Columbia University Medical Center and University of Durham scientists collaborated to bring us a step closer to cure baldness (2013, October 21). Bald guys be patient. This step closer to a cure in mice may reach humans. Hair regeneration method is first to induce new human hair growth. Many laboratories are working on curing baldness. Growing hair follicle cells further in the laboratory are proving frustrating. This laboratory circumvented that hurdle by using specific cells called dermal papillae cells and figuring out how the cells “speak” to each other and other cells around them to create a hair follicle. For the first time, researchers have been able to take human dermal papilla cells (those inside the base of human hair follicles) and use them to create new hairs. Dermal papillae cells are embedded in a rich, matrix at the base of the hair follicle and are essential for induction and maintenance of hair growth.
The study was published today in the online edition of the Proceedings of the National Academy of Sciences (PNAS) on October 21st, 2013, which you may click here to read.
The significance of this study, briefly quoted below, is that it has the potential to grow new hair using a patient’s own cells – providing a personalized hair growth solution for baldness, says co-study leader Angela M. Christiano. Additionally, according to co-study leader Dr. Jahoda, this is an important step toward the goal of creating a replacement skin that contains hair follicles for use with, for example, burn patients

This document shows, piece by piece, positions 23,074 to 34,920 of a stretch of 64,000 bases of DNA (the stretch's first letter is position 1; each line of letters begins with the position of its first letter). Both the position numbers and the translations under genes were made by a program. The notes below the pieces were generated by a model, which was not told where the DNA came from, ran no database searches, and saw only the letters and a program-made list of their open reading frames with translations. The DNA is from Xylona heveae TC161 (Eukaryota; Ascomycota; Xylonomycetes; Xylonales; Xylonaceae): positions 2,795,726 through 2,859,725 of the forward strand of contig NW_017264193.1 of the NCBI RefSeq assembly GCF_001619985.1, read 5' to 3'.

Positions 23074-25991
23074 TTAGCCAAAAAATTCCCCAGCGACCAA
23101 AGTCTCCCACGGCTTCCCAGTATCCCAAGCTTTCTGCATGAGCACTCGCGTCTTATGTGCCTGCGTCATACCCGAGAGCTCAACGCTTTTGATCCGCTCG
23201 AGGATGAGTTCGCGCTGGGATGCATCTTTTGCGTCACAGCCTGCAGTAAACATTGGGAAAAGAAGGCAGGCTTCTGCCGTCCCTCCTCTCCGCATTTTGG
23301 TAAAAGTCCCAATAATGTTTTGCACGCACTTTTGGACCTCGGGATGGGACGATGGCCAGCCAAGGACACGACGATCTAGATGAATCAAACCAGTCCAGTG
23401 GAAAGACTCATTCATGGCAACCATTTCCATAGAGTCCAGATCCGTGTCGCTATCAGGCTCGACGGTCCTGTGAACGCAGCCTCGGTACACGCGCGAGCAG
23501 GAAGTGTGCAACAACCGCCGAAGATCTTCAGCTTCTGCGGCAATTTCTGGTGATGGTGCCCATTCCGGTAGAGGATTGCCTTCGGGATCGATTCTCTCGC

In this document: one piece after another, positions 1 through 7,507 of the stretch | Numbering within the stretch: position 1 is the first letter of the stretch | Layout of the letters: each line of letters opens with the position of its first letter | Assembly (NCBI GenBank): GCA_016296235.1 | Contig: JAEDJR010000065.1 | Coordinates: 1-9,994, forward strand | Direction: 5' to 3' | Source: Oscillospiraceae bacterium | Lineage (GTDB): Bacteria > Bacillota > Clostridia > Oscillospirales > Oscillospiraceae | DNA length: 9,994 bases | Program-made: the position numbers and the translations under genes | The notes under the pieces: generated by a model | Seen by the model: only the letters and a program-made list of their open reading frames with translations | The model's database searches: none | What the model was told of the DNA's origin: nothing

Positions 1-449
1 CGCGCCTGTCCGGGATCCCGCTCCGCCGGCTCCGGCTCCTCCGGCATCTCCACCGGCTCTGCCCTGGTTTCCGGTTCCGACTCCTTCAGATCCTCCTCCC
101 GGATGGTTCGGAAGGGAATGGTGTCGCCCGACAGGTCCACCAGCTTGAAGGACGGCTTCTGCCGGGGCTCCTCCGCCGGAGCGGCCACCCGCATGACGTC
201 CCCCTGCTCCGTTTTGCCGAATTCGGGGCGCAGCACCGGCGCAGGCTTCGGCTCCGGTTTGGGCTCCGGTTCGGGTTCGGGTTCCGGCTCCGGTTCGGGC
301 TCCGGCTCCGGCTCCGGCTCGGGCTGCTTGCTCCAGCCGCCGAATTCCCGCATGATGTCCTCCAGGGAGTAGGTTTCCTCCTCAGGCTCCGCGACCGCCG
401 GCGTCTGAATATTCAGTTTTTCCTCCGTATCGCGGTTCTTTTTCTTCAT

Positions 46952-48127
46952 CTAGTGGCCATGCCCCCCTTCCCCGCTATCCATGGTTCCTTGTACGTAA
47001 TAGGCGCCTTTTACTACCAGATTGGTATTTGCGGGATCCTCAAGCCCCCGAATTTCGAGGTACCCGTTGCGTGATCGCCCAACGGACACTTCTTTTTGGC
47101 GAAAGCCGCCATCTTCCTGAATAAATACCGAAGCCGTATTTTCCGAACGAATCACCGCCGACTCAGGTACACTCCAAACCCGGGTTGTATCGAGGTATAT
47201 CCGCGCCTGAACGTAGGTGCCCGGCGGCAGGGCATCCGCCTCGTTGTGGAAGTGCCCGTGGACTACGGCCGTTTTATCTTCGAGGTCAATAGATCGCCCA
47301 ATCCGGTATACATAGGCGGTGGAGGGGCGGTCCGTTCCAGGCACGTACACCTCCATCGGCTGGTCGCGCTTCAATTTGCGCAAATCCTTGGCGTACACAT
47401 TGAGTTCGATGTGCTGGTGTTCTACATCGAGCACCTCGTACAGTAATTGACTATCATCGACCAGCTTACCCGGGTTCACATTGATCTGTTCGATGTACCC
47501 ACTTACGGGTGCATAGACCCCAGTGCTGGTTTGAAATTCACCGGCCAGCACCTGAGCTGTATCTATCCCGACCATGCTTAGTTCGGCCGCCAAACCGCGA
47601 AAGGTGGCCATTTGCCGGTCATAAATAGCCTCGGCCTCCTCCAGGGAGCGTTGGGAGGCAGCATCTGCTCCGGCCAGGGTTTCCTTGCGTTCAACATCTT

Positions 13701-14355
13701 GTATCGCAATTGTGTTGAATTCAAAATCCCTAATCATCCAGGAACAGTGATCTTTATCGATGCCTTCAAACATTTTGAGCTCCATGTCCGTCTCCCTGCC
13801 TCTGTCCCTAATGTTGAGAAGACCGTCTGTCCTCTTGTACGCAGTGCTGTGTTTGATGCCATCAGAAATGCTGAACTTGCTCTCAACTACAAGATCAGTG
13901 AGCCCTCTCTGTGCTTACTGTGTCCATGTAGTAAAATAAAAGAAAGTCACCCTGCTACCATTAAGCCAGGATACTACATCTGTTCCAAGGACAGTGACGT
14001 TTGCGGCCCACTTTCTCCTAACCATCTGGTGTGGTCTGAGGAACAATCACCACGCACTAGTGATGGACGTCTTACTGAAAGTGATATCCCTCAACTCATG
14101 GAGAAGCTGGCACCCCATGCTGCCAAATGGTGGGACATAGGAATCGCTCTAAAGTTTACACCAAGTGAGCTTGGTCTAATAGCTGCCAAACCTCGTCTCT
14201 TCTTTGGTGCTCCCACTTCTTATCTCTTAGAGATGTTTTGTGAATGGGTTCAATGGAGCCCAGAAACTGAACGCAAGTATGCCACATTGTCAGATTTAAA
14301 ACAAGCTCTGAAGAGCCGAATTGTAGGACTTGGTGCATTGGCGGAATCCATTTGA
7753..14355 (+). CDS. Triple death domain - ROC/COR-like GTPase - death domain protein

Growth of de novo hair follicles in adult skin occurs by a process known as hair neogenesis. One way of initiating neogenesis is to place dermal papillae isolated from the hair follicle in contact with an overlying epidermis where they reprogram the epidermis to adopt a follicular fate. This approach, however, has not been successful using cultured human dermal papilla cells in human skin because the cells lose their ability to induce hair growth after expansion in vitro. In this paper, we demonstrate that by manipulating cell culture conditions to establish three-dimensional papilla spheroids, we restore dermal papilla inductivity. We also use several systems biology approaches to gain a comprehensive understanding of the molecular mechanisms that underlie this regenerative process.
Similar baldness research in other laboratories
For years, scientists had thought that people suffering from hair loss had a depletion of hair follicles and follicle stem cells, which are necessary to grow hair. Dr. George Cotsarelis, a professor of dermatology at the University of Pennsylvania, published a study showing that bald people have the same number of follicle stem cells as those with hair. So if researchers could identify the signals that stimulate the stem cells into producing more hair follicle progenitor cells, then it would be possible to generate bigger hair follicles that could grow hair. Such studies have shown that men with male pattern baldness still have stem cells in follicle roots but these stem cells lose the ability to initiate hair regeneration.
University of Toronto scientists have discovered cells in hair follicles that seem to function like dermal stem cells and could have potential uses in many areas of medicine.
Whilst nobody currently offer stem cell therapy for hair loss, this research offers insight into how stem cell therapy can be used for a range of skin conditions, including scarring and skin cancer.
Freda Miller, Ph.D., professor of molecular and medical genetics at the University, reviewed her and her colleagues’ current and prior research at a recent International Society for Stem Cell Research meeting.
The research may someday offer stem cell therapy for hair loss.